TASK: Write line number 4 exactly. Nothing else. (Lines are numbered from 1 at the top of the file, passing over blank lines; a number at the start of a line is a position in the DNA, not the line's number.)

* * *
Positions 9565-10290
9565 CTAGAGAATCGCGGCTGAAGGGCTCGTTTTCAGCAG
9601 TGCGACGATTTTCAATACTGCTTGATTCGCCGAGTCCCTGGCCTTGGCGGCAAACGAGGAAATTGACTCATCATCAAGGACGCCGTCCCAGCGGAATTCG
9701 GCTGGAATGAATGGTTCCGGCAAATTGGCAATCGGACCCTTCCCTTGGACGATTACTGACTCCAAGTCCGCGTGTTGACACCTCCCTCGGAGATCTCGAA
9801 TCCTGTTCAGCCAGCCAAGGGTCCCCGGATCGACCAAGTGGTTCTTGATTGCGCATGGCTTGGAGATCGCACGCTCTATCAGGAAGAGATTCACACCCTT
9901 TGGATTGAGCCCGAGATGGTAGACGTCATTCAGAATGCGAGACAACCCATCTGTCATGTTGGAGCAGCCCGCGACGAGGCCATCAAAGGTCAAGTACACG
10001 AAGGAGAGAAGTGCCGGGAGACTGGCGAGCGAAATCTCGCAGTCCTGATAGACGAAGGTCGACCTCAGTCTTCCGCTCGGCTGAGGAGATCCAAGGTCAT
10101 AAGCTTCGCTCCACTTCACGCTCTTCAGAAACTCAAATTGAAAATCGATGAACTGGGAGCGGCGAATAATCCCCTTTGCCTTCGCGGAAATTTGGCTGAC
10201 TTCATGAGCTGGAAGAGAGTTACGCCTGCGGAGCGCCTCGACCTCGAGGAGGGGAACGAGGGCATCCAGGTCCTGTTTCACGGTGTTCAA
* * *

9701 GCTGGAATGAATGGTTCCGGCAAATTGGCAATCGGACCCTTCCCTTGGACGATTACTGACTCCAAGTCCGCGTGTTGACACCTCCCTCGGAGATCTCGAA